Review: ‘Dead Pigs,’ Cathy Yan’s dynamic directing debut, lands after three-year wait

Haoyu Yang, from left, Vivian Wu, in robe and curlers, and Mason Lee in the movie "Dead Pigs."

Last year’s “Birds of Prey,” a female-led DC Comics saga starring Margot Robbie as Harley Quinn, introduced director Cathy Yan as a revitalizing force in franchise filmmaking. Yan’s irreverent imagination, though, first crystallized in her China-set debut, “Dead Pigs,” which is finally available stateside three years after it premiered at the Sundance Film Festival.

Oft hilarious, the movie’s multi-narrative plot portrays a cross-section of China’s social strata in which nearly all its characters don a deceitful façade of success. A farmer up to his neck in debt, a young man living a lie to appease his father’s expectations, a wealthy girl lacking real human connection and an inept white American man finding professional respect abroad all aggrandize their ragged realities.

Their false appearances in turn mimic the country’s race toward Western standards of progress and modernity, even while poverty is the norm for the majority. Furthermore, Yan notes how whiteness is used as a marketing tool to sell the illusion of refinement and exclusivity to locals. Dotted with humorous absurdity and incisive commentary on class, the brilliantly sinuous screenplay spotlights her wide-ranging directorial aptitudes, such as eliciting performances balanced between over-the-top satire and recognizable humanity from the ensemble.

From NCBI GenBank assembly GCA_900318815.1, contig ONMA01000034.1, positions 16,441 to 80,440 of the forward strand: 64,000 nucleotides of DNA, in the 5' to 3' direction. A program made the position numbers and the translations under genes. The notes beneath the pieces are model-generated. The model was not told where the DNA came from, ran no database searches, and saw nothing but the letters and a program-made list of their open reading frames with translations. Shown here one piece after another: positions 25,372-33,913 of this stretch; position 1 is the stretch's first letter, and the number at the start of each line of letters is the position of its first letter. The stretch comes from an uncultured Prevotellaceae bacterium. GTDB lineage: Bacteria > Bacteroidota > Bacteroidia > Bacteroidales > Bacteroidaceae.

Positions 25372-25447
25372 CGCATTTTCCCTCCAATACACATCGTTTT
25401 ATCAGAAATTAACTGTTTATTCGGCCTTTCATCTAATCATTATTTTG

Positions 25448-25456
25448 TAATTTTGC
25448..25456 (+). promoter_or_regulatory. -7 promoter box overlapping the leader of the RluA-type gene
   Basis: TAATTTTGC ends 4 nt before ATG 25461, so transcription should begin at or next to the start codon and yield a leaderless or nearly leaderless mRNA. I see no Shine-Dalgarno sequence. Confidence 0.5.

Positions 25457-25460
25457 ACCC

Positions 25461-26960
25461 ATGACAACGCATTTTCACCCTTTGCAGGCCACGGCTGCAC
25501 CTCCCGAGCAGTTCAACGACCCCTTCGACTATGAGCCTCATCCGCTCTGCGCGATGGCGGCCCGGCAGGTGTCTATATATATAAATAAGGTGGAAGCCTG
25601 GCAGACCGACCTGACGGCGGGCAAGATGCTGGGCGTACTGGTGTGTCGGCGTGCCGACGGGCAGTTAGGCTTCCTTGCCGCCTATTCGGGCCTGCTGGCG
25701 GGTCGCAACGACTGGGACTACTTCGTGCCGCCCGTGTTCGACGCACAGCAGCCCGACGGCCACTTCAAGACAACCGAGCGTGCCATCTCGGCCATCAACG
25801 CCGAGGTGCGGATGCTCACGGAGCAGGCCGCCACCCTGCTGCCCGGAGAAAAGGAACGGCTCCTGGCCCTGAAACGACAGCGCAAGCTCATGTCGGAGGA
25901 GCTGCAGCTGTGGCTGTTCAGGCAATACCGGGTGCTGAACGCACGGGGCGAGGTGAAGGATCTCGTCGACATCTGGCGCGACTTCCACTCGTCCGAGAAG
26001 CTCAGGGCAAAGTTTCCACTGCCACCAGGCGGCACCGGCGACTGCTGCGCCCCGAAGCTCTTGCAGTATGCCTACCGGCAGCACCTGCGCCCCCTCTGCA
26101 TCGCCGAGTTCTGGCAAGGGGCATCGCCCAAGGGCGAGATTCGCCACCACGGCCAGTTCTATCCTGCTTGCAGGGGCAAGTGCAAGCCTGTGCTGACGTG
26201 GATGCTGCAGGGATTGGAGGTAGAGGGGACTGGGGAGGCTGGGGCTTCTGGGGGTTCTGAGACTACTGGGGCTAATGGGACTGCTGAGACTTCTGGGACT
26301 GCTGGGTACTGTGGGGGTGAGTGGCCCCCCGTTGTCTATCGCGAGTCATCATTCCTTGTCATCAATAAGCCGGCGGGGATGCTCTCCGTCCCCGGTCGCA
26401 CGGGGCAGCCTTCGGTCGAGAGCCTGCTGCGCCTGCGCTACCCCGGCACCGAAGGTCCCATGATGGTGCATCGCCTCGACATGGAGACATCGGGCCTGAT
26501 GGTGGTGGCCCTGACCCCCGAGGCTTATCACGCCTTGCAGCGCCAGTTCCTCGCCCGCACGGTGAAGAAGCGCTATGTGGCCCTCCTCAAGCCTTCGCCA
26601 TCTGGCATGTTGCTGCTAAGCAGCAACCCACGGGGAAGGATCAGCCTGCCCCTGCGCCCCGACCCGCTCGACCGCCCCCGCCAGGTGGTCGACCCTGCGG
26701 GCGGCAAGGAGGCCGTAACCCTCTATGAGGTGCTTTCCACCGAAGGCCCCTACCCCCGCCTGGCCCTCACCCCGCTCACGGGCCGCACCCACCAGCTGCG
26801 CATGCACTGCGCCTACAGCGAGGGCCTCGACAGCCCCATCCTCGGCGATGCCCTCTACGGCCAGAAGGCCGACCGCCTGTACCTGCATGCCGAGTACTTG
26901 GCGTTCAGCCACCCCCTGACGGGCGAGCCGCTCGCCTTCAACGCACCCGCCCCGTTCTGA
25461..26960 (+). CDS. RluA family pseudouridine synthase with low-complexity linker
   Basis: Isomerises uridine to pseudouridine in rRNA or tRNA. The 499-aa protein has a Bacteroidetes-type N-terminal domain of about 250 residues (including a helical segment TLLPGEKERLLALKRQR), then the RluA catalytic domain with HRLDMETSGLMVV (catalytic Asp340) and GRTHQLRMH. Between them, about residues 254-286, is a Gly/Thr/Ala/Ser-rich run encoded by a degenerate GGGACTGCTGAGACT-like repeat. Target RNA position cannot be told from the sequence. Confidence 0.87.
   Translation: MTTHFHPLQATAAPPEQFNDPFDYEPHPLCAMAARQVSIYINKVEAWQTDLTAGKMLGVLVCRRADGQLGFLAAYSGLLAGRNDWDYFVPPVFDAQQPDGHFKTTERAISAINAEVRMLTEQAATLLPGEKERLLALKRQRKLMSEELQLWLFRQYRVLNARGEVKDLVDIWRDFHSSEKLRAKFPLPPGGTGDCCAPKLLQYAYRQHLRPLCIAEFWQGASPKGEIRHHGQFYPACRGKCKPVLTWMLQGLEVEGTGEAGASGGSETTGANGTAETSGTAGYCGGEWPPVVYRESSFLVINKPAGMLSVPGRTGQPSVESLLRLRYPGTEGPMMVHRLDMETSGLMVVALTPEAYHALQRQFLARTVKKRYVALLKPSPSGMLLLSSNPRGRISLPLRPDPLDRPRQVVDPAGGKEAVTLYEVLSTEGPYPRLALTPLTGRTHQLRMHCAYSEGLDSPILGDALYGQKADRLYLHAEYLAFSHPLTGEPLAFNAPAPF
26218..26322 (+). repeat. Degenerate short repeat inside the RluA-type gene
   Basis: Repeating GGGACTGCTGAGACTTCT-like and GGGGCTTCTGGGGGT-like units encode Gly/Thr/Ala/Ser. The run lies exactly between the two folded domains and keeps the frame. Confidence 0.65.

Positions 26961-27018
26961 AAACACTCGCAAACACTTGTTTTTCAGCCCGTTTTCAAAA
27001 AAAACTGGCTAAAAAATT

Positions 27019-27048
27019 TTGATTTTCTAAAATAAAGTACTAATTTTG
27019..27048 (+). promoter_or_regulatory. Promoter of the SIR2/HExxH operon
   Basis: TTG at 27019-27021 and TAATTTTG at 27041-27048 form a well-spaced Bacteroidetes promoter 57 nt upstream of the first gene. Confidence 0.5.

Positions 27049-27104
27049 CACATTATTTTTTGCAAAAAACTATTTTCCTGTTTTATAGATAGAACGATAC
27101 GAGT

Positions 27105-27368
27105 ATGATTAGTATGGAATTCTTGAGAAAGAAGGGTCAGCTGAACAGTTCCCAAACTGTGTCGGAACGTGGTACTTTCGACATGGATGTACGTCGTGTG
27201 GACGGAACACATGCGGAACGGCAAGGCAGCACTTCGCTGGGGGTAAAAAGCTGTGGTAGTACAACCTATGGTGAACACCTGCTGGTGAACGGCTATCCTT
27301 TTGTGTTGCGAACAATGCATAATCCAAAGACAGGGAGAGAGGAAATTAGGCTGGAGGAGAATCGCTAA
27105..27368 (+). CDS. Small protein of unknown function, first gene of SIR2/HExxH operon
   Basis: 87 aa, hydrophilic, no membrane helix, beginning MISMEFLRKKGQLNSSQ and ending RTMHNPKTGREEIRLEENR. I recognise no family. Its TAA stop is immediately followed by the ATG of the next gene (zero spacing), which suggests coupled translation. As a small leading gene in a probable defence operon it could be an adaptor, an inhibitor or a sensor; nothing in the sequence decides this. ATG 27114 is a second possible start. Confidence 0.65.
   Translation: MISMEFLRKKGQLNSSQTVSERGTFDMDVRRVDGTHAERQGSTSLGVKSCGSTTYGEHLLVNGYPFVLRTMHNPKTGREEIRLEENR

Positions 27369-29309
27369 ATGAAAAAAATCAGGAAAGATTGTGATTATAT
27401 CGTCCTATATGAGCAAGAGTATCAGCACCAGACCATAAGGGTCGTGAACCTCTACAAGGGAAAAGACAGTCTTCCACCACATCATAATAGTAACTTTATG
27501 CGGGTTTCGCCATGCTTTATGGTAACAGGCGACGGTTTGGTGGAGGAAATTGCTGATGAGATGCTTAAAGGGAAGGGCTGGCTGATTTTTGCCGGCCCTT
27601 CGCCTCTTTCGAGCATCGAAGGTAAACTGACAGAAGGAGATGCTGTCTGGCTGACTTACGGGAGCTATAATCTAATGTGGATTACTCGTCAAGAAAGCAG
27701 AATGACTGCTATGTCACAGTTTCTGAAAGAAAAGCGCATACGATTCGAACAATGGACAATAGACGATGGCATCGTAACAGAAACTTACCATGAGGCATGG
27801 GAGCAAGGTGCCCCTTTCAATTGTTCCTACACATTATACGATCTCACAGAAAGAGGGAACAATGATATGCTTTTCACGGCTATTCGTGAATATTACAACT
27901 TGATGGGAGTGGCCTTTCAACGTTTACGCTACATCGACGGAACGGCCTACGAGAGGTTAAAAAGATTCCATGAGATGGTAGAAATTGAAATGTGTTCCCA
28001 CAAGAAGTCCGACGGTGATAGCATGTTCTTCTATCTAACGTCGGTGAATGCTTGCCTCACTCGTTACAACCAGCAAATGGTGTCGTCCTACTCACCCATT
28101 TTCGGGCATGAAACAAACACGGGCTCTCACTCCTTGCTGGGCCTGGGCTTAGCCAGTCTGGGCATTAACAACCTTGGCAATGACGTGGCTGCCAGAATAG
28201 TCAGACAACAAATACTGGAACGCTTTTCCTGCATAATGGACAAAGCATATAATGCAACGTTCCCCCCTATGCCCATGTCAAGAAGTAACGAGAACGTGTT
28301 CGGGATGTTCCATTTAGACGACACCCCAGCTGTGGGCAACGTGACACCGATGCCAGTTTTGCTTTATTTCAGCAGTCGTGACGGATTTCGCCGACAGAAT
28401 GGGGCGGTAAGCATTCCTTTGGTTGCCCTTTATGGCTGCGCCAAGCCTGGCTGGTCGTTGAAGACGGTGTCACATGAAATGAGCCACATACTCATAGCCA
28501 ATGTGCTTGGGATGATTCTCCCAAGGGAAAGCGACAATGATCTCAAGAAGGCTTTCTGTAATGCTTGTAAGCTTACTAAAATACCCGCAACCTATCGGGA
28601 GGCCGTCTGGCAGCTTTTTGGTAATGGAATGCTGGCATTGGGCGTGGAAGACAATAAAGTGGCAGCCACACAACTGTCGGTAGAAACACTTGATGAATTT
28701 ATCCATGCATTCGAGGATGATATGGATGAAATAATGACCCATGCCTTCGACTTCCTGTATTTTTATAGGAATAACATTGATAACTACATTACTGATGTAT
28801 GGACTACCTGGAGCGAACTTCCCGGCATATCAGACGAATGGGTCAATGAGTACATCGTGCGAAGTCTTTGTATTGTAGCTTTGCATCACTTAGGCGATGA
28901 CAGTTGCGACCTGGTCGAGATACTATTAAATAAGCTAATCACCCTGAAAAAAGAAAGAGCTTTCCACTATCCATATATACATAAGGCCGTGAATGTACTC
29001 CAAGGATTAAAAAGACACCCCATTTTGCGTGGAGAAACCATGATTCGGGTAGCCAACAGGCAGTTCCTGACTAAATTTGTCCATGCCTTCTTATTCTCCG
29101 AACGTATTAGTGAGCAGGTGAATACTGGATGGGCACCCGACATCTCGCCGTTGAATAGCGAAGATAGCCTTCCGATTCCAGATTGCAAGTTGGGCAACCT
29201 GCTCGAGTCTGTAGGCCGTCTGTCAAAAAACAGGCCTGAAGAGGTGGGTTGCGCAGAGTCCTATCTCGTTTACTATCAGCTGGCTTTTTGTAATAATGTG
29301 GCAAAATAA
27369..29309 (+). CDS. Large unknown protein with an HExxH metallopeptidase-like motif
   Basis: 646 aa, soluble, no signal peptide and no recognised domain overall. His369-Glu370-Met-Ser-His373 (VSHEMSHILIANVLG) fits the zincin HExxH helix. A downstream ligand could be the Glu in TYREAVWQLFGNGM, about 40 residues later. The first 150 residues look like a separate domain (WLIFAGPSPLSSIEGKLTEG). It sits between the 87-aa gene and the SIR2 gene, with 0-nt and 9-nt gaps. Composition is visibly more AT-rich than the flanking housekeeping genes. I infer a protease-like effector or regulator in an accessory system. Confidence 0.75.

Integrity amid all the scams in sight — some born out of greed and others from dire necessity — is embodied in beauty saloon owner Candy Wang (a wonderfully obstinate Vivian Wu). Fighting to keep her family’s home from the voracious maw of a development firm bent on building a replica of a Spanish city to house affluent residents, she forces the others to see the sins of their consumerist mentality. Her beloved pigeons back her up.


Interlocked via the consequences of thousands of dead pigs being dumped in rivers, the stand-alone stories are familiar in premise but elevated through the sum of the parts. One can foretell some of the revelations. Nevertheless, in the porcine carcasses floating to the surface of the water rather than sinking into obscurity, Yan points to the individual and collective ugliness that can’t be hidden.

Dynamic in a Hollywood-friendly manner, the film has a deliberately broad tone, but by no means does that detract from its thematic acumen. Watching Yan’s first feature, one can indisputably appreciate why a studio would go after her talent and how compatible her style is with Christina Hodson’s writing for “Birds of Prey.” Thoroughly enjoyable, “Dead Pigs” arises as the origin chapter of a great storyteller and an opportune mosaic of people in a rapidly transforming superpower.

‘Dead Pigs’

In Mandarin and English with English subtitles

Not rated

Running time: 2 hours, 10 minutes

Playing: Available Feb. 12 on Mubi